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Wednesday, 14 January 2009 14:45

Merger prospect talk of the town

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While Dillsboro leaders claim the idea of merging Sylva is in its mere infancy, opinions on the issue are already swirling in the small town.

Several Dillsboro residents interviewed around town last week said they are opposed to the merger. A top concern is higher property taxes.

“I’d like to see the autonomy of Dillsboro remain,” said resident Robert Stevens. “Right now we determine our own taxes.”

Stevens doesn’t think Dillsboro wouldn’t benefit from a merger. One of the only tangible services is patrol by the Sylva police department. But Stevens said the town is already well-served by the county sheriff’s office, which can get to Dillsboro just as fast as the police department, said Stevens.

And Jill Cooper, owner of Haircuts By Jill in Dillsboro, also opposes the merger.

“I think I like Dillsboro the way it is because it has its own identity and uniqueness,” Cooper said. Cooper moved here from Eastern North Carolina, where she said people all over know about Dillsboro.

While Cooper has lived in Dillsboro only three years, she monitors the pulse of the town through her customers. Many of them are older residents opposed to the town being absorbed by Sylva.

Some interviewed around town though are indifferent to Dillsboro becoming a part of Sylva.

Sylva resident Ted Kay said it doesn’t matter to him either.

“It wouldn’t make any difference to me,” he said.

He said he supports whatever it takes to help Dillsboro survive, adding that Dillsboro probably has trouble generating enough revenue on its own.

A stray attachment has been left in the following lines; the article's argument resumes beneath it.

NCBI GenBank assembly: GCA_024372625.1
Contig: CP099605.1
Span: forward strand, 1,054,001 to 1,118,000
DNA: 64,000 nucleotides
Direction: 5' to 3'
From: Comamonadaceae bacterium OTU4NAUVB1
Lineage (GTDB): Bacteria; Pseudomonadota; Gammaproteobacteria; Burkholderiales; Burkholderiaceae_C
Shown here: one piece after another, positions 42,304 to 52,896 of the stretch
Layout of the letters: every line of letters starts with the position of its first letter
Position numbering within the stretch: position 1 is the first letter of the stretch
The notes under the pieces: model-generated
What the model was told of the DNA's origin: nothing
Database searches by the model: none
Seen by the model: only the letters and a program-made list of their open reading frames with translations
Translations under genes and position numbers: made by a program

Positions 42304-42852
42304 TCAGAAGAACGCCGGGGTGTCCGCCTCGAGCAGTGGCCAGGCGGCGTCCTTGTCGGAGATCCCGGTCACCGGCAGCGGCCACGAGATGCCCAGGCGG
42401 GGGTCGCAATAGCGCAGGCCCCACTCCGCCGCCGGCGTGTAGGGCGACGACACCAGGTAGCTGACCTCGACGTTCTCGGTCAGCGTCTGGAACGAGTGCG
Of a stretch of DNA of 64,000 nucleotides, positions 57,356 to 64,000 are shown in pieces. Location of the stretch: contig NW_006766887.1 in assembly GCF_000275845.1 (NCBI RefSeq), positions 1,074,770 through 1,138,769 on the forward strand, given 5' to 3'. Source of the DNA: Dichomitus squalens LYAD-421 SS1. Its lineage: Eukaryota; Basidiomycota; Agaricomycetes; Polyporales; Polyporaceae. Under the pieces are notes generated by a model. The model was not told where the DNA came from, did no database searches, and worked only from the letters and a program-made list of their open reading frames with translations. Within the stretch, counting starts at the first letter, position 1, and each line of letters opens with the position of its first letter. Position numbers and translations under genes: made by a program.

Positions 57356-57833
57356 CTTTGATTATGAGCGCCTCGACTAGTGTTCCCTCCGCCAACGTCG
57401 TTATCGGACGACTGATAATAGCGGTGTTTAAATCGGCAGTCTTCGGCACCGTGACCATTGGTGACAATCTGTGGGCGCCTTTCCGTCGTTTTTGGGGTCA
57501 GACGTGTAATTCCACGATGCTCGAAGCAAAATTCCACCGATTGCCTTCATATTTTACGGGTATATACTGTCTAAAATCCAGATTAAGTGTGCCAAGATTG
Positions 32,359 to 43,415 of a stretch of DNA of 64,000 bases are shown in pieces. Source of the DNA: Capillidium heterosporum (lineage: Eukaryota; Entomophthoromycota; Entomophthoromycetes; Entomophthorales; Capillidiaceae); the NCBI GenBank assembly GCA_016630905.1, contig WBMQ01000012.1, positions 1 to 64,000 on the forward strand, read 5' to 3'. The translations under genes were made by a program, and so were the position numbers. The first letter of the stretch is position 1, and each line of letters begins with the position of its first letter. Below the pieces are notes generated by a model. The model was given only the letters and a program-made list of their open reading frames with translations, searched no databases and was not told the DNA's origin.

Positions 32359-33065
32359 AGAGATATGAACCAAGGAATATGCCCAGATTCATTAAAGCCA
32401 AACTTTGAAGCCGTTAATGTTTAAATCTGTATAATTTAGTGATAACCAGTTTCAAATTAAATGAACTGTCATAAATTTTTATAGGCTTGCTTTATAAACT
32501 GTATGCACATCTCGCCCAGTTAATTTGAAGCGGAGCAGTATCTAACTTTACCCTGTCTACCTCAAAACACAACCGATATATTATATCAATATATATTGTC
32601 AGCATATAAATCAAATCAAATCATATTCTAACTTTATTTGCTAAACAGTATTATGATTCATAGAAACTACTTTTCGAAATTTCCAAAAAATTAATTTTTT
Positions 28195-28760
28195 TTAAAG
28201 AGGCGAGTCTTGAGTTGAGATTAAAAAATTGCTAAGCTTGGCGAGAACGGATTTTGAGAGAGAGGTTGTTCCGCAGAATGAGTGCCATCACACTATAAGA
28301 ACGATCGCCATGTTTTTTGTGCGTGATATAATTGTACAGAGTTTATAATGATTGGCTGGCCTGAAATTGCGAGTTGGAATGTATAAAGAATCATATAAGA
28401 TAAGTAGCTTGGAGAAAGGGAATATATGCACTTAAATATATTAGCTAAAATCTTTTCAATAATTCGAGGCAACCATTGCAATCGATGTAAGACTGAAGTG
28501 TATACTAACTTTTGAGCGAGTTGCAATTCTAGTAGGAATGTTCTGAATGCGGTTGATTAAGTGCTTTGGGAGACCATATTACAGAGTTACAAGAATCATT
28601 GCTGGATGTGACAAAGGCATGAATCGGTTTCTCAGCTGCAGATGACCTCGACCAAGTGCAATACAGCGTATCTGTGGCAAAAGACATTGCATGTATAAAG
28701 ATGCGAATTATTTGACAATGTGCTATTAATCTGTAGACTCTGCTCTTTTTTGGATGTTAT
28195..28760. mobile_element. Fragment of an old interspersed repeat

However, Kay said it would probably be a burden for Sylva if Dillsboro became part of the city.

It may be a good idea if Dillsboro dissolved as a town and became part of the county, said Dillsboro resident John Clark. Clark said as a resident he isn’t getting anything in return for his taxes anyway, including no garbage pickup or police service, and it would drop the taxes if Dillsboro was part of the county.

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This Must Be the Place

  • This must be the place

    art theplaceMary Harper was quite possibly the first real friend I made when I moved to Western North Carolina.

    With my apartment a few blocks away from the Water’n Hole Bar & Grill in Waynesville, I ventured down there at night trying to see what was up in this town, trying to make some friends, and trying not to feel alone and isolated in a new place where I was unknown to all who surrounded me. Harper, with her million-dollar smile and swagger, immediately made me feel at home. 

    Written on Wednesday, 23 April 2014 00:00 Read more...